For some reason Chris suddenly felt annoyed that everyone was so happy to have arrived at their destination. It was as if they were overjoyed at the prospect of quitting her company. Not very complimentary, especially since she was unac- countably depressed at the thought of leaving Ken Callahan. “Hmmph,” she snapped.


“You and your dog are obviously ecstatic to see my driving come to an end.”

“You drive like a maniac. And besides, you’ve been fondling me for fifteen minutes. How much do you think a man can take?”

“Fondling you?” she squeaked. “Of all the . . . I never . . . you . . .”

“Oh, man, now I’ve got you all upset. Listen, I know this is a small truck, and you probably didn’t mean to fondle me, but . . .”

“I don’t drive like a maniac. I’ve never driven a truck before.” She shook her finger at him. “You haven’t made it any easier — you and your dumb dog — and let me assure you that if I fondled you it was purely accidental.”

“Yeah, and it was accidental that you broke my arm,” he teased.

“You didn’t move fast enough!”

He grinned sheepishly. “You’re right. I’m not at my best this morning. I didn’t get much sleep last night.” He leaned toward her and nuzzled her hair. “It wasn’t entirely my fault, you know. I was distracted. You looked downright wanton . . . leaning over the engine at me.”

Wanton? Of all the nerve, she huffed to herself. She might have been ogling a little, but she definitely hadn’t been wanton— had she? “I wasn’t feeling wanton. I was concerned about my car.”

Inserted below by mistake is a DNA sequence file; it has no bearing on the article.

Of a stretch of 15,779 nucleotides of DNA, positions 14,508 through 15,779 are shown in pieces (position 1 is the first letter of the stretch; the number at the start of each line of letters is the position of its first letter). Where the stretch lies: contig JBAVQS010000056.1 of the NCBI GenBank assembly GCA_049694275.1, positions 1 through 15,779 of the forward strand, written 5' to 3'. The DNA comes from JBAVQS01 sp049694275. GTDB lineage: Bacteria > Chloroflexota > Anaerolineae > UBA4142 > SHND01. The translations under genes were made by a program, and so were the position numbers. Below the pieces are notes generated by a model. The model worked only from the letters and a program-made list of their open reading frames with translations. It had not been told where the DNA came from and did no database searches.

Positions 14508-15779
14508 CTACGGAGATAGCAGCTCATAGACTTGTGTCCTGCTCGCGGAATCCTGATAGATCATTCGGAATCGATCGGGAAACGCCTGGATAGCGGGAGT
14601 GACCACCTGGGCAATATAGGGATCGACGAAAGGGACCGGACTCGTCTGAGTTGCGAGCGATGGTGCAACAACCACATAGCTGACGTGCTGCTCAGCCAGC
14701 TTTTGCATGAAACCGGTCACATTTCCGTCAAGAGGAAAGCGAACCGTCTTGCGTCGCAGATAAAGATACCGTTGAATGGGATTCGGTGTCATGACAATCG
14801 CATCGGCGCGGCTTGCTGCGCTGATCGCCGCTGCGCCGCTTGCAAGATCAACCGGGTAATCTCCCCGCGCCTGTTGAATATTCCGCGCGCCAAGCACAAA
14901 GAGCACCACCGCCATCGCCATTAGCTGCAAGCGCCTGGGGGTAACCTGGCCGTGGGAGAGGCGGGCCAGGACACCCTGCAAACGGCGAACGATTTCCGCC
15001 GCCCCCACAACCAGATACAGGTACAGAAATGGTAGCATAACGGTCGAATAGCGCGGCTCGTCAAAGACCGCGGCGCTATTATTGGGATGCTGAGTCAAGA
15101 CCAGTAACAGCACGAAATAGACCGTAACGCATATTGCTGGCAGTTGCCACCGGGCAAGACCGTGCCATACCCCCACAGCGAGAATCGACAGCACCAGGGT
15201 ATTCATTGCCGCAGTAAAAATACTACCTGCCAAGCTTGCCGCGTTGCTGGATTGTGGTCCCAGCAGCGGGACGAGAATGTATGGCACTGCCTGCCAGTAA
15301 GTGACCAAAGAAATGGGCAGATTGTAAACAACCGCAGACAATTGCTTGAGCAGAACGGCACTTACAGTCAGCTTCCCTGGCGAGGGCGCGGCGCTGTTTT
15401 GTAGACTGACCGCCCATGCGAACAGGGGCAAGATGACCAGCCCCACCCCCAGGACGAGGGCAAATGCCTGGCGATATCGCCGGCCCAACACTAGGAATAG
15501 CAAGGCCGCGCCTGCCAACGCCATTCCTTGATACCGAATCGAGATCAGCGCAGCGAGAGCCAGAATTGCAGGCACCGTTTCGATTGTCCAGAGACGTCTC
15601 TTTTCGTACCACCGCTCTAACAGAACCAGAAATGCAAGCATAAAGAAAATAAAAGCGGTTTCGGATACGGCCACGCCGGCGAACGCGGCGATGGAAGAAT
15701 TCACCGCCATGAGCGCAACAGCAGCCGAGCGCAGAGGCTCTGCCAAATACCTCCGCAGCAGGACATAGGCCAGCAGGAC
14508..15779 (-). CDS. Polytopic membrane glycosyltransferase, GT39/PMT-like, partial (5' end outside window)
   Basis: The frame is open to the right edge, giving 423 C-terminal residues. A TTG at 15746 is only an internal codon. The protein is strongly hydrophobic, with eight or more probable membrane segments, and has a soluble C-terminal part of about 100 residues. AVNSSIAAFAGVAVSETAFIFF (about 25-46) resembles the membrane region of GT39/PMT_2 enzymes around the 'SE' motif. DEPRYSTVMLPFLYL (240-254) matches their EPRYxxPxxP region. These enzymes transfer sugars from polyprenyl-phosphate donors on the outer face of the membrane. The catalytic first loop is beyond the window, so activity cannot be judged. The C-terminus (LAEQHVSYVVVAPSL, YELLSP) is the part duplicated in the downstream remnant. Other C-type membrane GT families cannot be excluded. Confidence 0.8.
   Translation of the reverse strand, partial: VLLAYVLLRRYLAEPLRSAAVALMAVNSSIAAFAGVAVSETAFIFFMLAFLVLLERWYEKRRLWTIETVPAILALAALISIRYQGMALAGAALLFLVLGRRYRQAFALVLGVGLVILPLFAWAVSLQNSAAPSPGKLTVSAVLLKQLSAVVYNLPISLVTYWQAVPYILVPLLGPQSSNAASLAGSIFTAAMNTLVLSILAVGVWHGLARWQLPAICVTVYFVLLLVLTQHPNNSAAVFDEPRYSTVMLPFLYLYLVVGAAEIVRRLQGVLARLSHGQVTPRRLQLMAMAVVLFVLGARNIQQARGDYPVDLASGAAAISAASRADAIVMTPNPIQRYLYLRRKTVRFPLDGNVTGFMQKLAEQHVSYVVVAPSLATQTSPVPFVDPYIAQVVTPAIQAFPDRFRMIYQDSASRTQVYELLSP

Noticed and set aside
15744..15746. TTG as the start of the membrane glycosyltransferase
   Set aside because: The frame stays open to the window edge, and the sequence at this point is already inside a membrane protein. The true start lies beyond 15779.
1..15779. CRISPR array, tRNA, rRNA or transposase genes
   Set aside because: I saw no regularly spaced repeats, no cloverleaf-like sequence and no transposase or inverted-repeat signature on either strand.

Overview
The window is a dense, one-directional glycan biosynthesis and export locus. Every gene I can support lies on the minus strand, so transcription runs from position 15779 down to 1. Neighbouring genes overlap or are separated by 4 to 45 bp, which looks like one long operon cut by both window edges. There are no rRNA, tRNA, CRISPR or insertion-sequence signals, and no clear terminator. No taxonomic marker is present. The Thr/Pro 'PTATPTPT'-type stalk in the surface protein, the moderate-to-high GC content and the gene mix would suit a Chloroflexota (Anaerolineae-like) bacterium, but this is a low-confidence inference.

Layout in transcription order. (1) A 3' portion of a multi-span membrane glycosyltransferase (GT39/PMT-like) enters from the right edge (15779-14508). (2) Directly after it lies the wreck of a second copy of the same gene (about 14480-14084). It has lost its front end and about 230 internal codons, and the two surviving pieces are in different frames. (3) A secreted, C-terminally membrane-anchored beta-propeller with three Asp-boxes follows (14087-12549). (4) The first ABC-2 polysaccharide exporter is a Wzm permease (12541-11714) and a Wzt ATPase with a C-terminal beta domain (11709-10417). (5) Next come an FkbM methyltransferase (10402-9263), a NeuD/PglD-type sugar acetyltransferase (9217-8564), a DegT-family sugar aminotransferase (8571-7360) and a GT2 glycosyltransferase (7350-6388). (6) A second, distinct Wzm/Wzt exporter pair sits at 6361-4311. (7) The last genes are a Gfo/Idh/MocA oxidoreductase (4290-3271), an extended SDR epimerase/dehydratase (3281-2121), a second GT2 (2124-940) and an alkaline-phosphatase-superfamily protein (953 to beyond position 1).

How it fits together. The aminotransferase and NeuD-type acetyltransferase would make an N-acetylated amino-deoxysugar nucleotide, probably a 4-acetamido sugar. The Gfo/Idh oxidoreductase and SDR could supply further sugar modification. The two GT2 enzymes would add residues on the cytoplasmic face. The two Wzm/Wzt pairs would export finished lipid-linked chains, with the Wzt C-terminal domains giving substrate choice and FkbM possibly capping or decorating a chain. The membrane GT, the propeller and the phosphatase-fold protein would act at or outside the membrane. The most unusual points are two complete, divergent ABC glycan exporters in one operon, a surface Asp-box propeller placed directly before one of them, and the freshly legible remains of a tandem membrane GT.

“Your voice was husky.” His lips brushed against her neck as he spoke. His warm breath whispered along tingling skin.

Chris felt her stomach lurch. “My voice is always husky in the morning,” she lied. “I wasn’t awake, yet. I didn’t have time for coffee.”

He kissed the nape of her neck, sending a shiver rocketing along her spine. He leaned against her and placed a nibbling sort of kiss just below her earlobe while rain drummed on the roof of the truck, wrapping them in cozy isolation. Chris wondered why she was sitting there, waiting to be kissed again. She had dated sporadically since her divorce, mostly to appease well-meaning friends, and she’d always found herself counting the minutes before she could issue the perfunctory good-night kiss and get home to her daughter. Why on earth am I feeling so attracted to this man? I don’t even know him. I literally picked him up at the side of the road. She felt a little hysterical.